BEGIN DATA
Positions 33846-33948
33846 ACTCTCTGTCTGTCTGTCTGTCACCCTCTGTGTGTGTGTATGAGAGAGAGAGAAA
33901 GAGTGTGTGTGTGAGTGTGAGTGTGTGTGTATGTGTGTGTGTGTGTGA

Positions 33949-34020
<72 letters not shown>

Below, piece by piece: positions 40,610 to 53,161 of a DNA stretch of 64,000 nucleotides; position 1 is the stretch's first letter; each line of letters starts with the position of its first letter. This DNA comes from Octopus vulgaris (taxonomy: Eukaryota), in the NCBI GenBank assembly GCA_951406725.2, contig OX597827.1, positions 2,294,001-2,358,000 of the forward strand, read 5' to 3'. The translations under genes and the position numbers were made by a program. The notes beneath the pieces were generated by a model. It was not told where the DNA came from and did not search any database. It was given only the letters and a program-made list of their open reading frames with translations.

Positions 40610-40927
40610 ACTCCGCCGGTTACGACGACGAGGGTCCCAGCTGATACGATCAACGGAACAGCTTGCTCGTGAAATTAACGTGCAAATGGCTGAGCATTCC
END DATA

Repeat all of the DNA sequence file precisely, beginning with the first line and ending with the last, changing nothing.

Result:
Positions 33846-33948
33846 ACTCTCTGTCTGTCTGTCTGTCACCCTCTGTGTGTGTGTATGAGAGAGAGAGAAA
33901 GAGTGTGTGTGTGAGTGTGAGTGTGTGTGTATGTGTGTGTGTGTGTGA

Positions 33949-34020
<72 letters not shown>

Below, piece by piece: positions 40,610 to 53,161 of a DNA stretch of 64,000 nucleotides; position 1 is the stretch's first letter; each line of letters starts with the position of its first letter. This DNA comes from Octopus vulgaris (taxonomy: Eukaryota), in the NCBI GenBank assembly GCA_951406725.2, contig OX597827.1, positions 2,294,001-2,358,000 of the forward strand, read 5' to 3'. The translations under genes and the position numbers were made by a program. The notes beneath the pieces were generated by a model. It was not told where the DNA came from and did not search any database. It was given only the letters and a program-made list of their open reading frames with translations.

Positions 40610-40927
40610 ACTCCGCCGGTTACGACGACGAGGGTCCCAGCTGATACGATCAACGGAACAGCTTGCTCGTGAAATTAACGTGCAAATGGCTGAGCATTCC